- The race to 5G: Inside the fight for the future of mobile as we know it (TechRepublic | Jo Best) “‘An additional challenge will be to find a globally harmonised band for 5G roaming since all suitable spectrum is already in use in one or another part of the world,’ said Thibaut Kleiner, head of the European Commission’s CONNECT (Communications Networks, Content, and Technology) Directorate-General. One solution to the spectrum crunch could be to look beyond the lower-frequency spectrum — between 700MHz and 2.6GHz — used by most carriers today, and move towards higher spectrum bands such as 6GHz, 28GHz, and 38GHz. At the top end, beyond 30GHz, these extremely high frequency bands are known as millimetre wave. Bringing those bands into use is both one of the most exciting, and least guaranteed, areas of 5G development.”
Articles from Ohio Web Library:
August 25th, 2015
As we all know, the Internet contains a lot of bleak and nasty stuff, and some of the bleakest and nastiest is child pornography. For almost two decades, the Internet Watch Foundation, an English charity, has worked to combat criminal material on the Internet, and most recently has focused on minimizing the availability of images of child sexual abuse. Now Google, Facebook, and Twitter have agreed to use the IWF database of images identified as child pornography and block those images from their web services. The IMF has sometimes been criticized for being too aggressive in its policing efforts, and no one is naive enough to believe that this new partnership will end child pornography, but it seems like it might have the potential to help.
- Google, Facebook, and Twitter have a new strategy to ban images of child abuse (Motherboard | Kari Paul) “The companies are tapping into a database created by the Internet Watch Foundation (IWF) that uses hashing technology to identify and block child sex abuse images. The system works by running an illicit photo through an algorithm that creates a unique digital fingerprint for it. The hash is then added to the database that can identify the image if it is uploaded by another user, allowing the companies to detect and remove it without viewing the image itself.”
- Hash List “could be game-changer” in the global fight against child sexual abuse images online (Internet Watch Foundation) “Not to be confused with a ‘hash tag’, a hash is a digital fingerprint of an image. There are billions of images on the internet and by creating a digital fingerprint of a single image, you can pluck it out, like finding a needle in a haystack. IWF will automatically begin creating three types of hashes to meet the needs of the online industry. It will create PhotoDNA (technology developed by Microsoft), MD5 and SHA-1 hashes.”
- Facebook, Google and Twitter block ‘hash list’ of child porn images (The Telegraph | Sophie Curtis) “The IWF said many internet companies can make use of the hash list, including those that provide services such as the upload, storage or search of images, filtering services, hosting services, social media and chat services, data centres and connectivity services. The hash list is constantly growing, and has the potential to reach millions of hashes of images. The IWF claims to remove around 500 web addresses containing child sexual abuse material every day, with one web address containing up to thousands of images.”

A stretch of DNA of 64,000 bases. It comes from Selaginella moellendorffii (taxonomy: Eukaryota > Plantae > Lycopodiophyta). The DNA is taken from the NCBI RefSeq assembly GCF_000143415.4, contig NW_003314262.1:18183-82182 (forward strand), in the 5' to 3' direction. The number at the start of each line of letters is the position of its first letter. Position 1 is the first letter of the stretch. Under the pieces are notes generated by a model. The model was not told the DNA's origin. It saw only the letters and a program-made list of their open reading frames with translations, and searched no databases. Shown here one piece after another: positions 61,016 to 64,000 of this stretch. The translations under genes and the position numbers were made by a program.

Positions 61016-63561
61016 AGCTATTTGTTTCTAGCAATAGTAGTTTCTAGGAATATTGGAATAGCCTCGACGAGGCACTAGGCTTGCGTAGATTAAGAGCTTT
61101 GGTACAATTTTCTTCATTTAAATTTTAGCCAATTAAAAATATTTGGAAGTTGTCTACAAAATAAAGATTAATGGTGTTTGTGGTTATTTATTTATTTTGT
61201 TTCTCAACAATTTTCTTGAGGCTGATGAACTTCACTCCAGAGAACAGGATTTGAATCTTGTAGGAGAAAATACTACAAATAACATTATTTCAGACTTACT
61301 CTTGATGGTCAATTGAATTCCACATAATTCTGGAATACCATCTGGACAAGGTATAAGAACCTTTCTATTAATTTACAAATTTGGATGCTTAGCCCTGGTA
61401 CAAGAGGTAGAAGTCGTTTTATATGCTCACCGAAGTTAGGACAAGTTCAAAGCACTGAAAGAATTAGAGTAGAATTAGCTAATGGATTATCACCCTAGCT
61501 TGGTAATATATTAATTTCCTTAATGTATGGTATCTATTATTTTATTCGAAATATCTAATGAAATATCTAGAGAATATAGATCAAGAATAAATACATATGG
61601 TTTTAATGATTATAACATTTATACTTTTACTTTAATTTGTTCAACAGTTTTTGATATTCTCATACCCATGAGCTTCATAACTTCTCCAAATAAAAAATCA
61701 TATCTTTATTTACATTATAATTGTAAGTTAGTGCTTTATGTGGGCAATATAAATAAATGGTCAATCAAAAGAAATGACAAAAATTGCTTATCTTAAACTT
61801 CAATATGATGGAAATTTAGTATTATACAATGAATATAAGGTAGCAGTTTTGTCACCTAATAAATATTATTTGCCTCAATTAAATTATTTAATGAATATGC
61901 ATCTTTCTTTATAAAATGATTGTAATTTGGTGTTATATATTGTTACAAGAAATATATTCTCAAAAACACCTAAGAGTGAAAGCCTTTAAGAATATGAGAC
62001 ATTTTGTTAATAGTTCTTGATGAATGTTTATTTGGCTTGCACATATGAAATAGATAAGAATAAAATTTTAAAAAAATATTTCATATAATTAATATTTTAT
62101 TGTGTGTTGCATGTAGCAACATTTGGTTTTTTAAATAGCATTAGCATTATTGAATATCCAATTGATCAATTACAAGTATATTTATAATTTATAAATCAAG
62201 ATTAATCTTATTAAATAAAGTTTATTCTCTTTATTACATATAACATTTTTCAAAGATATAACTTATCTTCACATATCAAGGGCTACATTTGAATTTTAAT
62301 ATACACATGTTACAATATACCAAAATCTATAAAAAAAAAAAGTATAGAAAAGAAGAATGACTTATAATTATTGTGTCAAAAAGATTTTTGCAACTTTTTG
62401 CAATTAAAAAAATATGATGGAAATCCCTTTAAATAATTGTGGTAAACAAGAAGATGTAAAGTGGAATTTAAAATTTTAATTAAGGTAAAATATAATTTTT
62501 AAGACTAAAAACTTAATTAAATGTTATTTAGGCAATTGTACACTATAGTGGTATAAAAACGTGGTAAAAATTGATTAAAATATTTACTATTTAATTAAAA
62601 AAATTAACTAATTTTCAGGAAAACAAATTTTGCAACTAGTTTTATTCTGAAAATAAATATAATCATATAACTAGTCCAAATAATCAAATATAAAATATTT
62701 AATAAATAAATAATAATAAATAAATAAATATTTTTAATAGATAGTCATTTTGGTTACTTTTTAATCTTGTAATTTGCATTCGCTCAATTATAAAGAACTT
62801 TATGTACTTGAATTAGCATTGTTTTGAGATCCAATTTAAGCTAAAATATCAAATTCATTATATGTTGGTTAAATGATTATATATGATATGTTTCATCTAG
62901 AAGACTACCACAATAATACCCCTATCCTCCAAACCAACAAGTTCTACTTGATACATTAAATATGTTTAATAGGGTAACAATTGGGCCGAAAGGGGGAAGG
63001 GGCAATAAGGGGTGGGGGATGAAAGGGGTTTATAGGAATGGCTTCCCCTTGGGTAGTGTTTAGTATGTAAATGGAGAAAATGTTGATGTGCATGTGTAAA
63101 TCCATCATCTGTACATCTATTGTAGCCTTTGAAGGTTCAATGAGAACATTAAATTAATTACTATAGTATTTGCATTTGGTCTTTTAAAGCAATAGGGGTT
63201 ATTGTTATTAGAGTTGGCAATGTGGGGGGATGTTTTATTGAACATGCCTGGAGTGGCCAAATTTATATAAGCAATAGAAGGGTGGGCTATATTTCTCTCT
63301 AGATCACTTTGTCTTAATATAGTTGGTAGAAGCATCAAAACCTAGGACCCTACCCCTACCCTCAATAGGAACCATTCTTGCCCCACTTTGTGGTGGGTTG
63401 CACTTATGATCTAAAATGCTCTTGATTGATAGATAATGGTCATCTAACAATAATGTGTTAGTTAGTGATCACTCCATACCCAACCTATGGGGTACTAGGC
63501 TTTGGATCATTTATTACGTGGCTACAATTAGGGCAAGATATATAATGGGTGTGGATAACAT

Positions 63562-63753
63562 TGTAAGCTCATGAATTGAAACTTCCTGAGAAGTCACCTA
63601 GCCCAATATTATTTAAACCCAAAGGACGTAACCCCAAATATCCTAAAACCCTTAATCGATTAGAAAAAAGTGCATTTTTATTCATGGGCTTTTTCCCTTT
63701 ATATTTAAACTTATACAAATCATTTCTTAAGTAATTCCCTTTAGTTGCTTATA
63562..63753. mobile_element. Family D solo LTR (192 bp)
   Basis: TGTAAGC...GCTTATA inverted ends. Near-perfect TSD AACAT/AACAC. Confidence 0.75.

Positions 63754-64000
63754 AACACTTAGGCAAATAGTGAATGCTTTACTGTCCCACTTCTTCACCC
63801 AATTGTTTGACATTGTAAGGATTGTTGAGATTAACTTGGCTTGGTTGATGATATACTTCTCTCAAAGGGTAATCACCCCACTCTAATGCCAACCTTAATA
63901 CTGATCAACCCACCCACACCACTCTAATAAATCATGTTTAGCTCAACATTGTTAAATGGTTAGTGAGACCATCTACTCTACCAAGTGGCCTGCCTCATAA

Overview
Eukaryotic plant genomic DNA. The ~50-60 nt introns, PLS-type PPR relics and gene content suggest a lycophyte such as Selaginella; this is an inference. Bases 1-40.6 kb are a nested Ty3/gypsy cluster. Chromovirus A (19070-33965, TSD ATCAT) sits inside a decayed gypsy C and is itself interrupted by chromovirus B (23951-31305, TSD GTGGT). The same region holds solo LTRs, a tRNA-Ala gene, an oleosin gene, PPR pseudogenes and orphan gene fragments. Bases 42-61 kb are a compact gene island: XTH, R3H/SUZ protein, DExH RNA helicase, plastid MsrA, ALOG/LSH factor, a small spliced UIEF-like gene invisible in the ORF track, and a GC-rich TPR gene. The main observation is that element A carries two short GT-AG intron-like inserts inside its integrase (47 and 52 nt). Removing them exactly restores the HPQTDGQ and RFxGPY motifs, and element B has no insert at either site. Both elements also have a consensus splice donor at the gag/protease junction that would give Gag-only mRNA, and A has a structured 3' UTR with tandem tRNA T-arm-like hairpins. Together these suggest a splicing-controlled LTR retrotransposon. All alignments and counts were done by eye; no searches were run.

- Cambridgeshire’s Internet Watch Foundation launches “hash list” in bid to rid web of abuse images (Cambridge News | Florence Snead) “All five companies involved in the scheme’s first stage, which started last week, were already IWF members but if all goes well it could be rolled out to other members within a matter of months. The next step would be to approach organisations worldwide, who do not currently work with the IWF. The charity is keen to work with more image hosting companies which are at particular risk of being targeted by people putting such media online.”
Articles from Ohio Web Library:
- The politics of Internet filtering: The United Kingdom and Germany in a comparative perspective. (Politics, Feb. 2014, p.58-71 | Ben Wagner)
- Robust image hashing via colour vector angles and discrete wavelet transform. (IET Image Processing, March 2014, p.142-149 | Zhenjun Tang, Yumin Dai, Xianquan Zhang, Liyan Huang, and Fan Yang)
- Perceptual image hashing using local entropies and DWT. (Imaging Science Journal, Feb. 2013, p.241-251 | Z.J. Tang, X.Q. Zhang, Y.M. Dai, and W.W. Lan)
August 5th, 2015
About eleven months ago, we devoted a 4cast post to Tor, leading off with a Boing Boing article by Alison Macrina about libraries in Massachusetts using the Tor browser to protect patron privacy. Ms. Macrina is the founder and director of the Library Freedom Project, which last week announced a new initiative to establish Tor exit relays in libraries, “to help libraries protect internet freedom.” The whole point of Tor is to provide online anonymity, so things like browsing habits cannot be tracked. Ironically, however, several articles also published last week reported on findings that Tor browsing currently may not be totally anonymous after all.
- Tor exit relays in libraries: a new LFP project (Library Freedom Project | Alison Macrina and Nima Fatemi) “When a user opens the Tor Browser and navigates to a website, her traffic is bounced over three relays, scrambling her traffic with three layers of encryption, making her original IP address undetectable. The exit relay is the last relay in this circuit, the one that talks to the public internet. Fast, stable exit relays are vital to the strength of the Tor network. Non-exit relays – guards, middle relays, and bridges – are also important to the Tor network, but exit nodes are the most needed, and libraries can afford some of the legal exposure that comes with an exit.”